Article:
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vlsrotate
22nd Oct 2015, 09:52
Recently, an A320 on a sister airline was struck by lightning and had its weather radar knocked out. Luckily they had system 2 to fall back on and operations were unaffected.

At this point I realized that our fleet of A320s only has one weather radar system available as management was too cheap to install two when ordering the aircraft from Airbus. Minimum Equipment List says that one weather radar system is all you need, even when dispatching for an ETOPS flight.

Now the scary bit... You're flying ETOPS over the Ocean on a particularly cloudy and moonless night and your one weather radar fails. By the weather report at dispatch, it's supposed to be a right mess with build ups all over the place that you now cannot see. Nearest airport is hundreds of miles away. What would you do?

Has anyone had this experience or faced something simliar? Care to shed some light on what a company procedure for this might look like? And please don't say avoid the flashes.

Chris Scott
23rd Oct 2015, 20:14
High vlsrotate,

Welcome to PPRuNe! Good question, and sorry no one has yet risen to the challenge. Afraid I'm not going to be much help either. :O

However, just want to point out that, even when the a/c is fitted with two radar transceivers (as mine were), they are in close proximity and there's only one dish antenna. I once got struck bang on the nose on an approach into Bilbao (no, that wasn't the co-pilot losing his temper ;) ). The result was a fist-sized hole in the radome and the failure of both TRx boxes.** I can't remember if the dish itself was damaged, but if the airspeed had been higher I suspect it would have been.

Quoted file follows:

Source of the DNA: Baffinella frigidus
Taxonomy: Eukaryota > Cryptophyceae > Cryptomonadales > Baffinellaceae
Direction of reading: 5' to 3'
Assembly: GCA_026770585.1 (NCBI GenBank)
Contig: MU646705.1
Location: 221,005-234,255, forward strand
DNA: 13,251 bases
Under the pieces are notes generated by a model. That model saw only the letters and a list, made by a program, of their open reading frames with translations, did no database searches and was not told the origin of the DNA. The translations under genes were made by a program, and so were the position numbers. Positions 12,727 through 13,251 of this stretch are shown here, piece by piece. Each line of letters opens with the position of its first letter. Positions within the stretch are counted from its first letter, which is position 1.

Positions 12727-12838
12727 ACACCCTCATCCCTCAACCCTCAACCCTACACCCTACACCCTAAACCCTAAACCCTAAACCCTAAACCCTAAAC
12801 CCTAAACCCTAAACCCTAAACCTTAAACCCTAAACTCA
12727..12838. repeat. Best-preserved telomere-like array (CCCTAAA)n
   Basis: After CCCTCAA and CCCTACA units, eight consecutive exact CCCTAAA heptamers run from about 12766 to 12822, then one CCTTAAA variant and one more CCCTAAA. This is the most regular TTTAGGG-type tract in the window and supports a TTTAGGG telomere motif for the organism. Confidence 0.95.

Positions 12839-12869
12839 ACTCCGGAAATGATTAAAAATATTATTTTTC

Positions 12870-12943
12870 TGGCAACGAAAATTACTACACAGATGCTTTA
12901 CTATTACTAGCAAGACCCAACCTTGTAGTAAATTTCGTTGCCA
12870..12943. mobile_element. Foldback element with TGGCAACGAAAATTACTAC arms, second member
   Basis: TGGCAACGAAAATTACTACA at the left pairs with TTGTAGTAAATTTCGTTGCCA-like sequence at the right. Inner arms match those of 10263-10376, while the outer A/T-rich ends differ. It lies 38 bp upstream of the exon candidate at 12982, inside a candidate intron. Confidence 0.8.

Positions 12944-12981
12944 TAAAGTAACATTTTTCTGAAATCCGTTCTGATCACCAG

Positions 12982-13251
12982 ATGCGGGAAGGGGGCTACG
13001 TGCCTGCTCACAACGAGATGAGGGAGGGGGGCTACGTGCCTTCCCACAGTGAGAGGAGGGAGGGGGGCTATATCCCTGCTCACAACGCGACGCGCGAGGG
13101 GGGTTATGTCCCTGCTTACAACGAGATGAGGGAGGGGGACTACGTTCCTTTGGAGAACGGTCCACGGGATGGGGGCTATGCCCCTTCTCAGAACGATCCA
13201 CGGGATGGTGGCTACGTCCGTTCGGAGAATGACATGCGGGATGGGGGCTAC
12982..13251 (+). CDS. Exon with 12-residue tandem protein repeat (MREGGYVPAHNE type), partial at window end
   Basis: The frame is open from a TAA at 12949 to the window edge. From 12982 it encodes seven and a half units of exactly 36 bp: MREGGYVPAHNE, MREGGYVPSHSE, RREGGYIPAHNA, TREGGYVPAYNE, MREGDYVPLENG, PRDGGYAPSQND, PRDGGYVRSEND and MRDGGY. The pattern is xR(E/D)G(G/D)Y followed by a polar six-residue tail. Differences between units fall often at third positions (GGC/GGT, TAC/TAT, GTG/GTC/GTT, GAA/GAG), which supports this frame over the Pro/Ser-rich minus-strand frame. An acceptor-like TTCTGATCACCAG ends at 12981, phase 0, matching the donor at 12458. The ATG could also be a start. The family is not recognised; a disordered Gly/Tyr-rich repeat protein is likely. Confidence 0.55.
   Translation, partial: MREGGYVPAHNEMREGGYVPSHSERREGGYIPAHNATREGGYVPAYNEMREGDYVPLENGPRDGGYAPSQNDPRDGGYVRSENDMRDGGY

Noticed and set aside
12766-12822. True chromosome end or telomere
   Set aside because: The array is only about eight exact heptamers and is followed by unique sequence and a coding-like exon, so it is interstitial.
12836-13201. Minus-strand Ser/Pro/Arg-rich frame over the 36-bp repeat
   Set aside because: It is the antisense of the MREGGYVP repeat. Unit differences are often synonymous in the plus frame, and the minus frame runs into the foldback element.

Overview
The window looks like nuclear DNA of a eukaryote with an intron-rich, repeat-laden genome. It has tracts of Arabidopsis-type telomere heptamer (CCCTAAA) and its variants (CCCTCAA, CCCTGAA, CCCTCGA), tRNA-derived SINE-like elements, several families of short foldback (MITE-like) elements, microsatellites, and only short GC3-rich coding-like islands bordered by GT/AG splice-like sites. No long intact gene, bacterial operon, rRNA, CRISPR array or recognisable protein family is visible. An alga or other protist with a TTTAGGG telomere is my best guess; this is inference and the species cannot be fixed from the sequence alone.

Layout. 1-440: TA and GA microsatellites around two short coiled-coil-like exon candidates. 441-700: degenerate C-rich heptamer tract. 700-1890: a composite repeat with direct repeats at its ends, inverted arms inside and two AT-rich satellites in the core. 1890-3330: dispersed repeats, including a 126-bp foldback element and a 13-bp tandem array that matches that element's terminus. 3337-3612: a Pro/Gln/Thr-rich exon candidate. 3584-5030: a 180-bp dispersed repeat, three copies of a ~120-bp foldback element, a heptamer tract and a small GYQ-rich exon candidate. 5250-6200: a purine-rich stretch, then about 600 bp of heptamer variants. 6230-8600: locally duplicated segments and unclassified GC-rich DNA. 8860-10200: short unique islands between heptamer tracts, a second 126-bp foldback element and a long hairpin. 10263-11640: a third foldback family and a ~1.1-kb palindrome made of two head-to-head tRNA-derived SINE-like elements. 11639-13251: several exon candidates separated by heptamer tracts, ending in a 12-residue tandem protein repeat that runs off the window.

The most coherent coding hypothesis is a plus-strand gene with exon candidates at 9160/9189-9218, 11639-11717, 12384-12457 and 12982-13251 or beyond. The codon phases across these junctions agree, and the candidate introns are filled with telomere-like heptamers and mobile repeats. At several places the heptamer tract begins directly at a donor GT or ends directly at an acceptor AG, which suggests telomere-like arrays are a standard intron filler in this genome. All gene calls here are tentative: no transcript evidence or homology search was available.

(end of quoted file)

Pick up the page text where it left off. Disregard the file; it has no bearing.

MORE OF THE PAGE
So maybe the case in your sister airline was fortunate. Perhaps one of our resident engineers will comment.

I don't know the probability of a TRx failing spontaneously after despatch. Being equipped with two obviously reduces the probability of the a/c being unable to despatch because one TRx has failed when away from a suitable maintenance base - assuming your MEL is representative.

** EDIT
On reflection (it's been many years...), the non-operating TRx may not have been damaged. A new radome was sent by road from Madrid (my having declined the ground engineer's offer to repair the rain-soaked damage to its honeycomb-type material with speed tape :ugh:). But I think we may have despatched the following day with one serviceable TRx, and I don't recall a replacement TRx being fitted.

(BTW, FWIW the a/c was an A320 and no other systems had been affected by the lightning strike, so the approach had been continued without further incident. EFIS, FMGC and EFCS continued operating without interruption.)